MIAMI, OK — The communities of Picher and Cardin, the bedrocks of the Tar Creek area, have officially been dissolved as incorporated municipalities, almost three years after the towns were demolished following a federally funded buyout.
“We didn't know it was going to take this long,” said Ben Loring, Ottawa County assistant district attorney.
The state filed the petition Feb. 10, 2010, and the order to dissolve was signed Nov. 26, court records show.
The lead- and zinc-contaminated land in the 40-square-mile area of northern Ottawa County is known as Tar Creek. For years, the area was at the top of the Environmental Protection Agency's Superfund list after mining companies pulled out, leaving countless environmental and medical problems.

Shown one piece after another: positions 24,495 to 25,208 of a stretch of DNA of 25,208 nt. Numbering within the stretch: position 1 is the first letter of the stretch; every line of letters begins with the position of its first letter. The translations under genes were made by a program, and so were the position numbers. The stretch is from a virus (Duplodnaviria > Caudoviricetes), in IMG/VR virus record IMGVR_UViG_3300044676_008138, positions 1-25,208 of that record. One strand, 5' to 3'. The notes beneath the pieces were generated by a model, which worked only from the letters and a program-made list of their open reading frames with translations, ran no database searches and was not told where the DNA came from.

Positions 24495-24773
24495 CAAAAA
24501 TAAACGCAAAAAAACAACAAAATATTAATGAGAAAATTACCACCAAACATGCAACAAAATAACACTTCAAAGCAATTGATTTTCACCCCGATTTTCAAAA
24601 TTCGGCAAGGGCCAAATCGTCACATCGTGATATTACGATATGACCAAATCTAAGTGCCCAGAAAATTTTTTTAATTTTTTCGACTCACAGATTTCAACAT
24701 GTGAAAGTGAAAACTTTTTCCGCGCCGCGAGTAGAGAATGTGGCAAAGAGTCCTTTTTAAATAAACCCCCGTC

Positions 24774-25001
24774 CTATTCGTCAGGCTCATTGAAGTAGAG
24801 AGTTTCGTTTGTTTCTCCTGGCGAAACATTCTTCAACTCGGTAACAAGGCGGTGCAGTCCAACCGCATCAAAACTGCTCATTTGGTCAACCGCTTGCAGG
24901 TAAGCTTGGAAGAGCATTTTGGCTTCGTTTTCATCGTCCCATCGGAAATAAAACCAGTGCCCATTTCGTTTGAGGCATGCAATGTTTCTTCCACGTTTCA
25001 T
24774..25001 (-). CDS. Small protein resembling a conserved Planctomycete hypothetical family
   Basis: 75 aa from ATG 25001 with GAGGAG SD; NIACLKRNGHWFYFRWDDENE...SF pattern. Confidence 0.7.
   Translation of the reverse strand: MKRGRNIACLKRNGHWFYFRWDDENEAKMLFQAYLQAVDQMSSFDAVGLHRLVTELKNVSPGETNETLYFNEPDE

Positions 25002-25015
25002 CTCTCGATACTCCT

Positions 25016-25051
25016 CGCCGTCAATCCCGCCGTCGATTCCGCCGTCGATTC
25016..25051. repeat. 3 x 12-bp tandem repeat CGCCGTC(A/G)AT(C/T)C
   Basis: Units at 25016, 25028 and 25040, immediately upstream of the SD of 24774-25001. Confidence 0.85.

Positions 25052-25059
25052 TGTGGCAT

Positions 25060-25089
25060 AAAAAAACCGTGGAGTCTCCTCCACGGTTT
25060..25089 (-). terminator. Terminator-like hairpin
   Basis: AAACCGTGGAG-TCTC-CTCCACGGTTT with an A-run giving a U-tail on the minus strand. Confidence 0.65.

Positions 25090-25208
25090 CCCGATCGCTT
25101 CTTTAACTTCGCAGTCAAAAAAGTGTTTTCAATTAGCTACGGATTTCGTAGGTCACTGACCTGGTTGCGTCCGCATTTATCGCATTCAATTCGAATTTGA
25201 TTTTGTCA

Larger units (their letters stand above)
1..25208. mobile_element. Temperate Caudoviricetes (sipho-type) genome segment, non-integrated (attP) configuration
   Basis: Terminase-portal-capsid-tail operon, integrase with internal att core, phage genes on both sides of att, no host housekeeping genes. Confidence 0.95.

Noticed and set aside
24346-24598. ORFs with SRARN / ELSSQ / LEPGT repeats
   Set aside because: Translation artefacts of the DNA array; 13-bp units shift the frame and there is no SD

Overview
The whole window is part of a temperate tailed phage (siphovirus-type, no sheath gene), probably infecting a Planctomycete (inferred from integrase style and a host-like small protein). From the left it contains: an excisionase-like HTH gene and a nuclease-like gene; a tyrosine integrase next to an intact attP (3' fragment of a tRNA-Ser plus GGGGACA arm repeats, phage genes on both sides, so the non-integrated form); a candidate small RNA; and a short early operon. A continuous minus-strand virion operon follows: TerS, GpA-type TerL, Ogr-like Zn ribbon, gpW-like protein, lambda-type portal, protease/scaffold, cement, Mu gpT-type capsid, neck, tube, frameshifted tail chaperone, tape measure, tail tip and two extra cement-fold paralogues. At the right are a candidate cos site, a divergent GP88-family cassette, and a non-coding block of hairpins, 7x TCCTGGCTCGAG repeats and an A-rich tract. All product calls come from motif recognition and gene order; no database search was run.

A 2006 study by the Army Corps of Engineers showed that the abandoned lead and zinc mines underneath Picher and the nearby communities of Cardin and Hockerville had a high risk of caving in.
After the last residence was bought out and the last structure demolished, the tab for the federally funded buyout hit $44.8 million, government officials said.
The relocation plan involved 878 buyout offers, records show.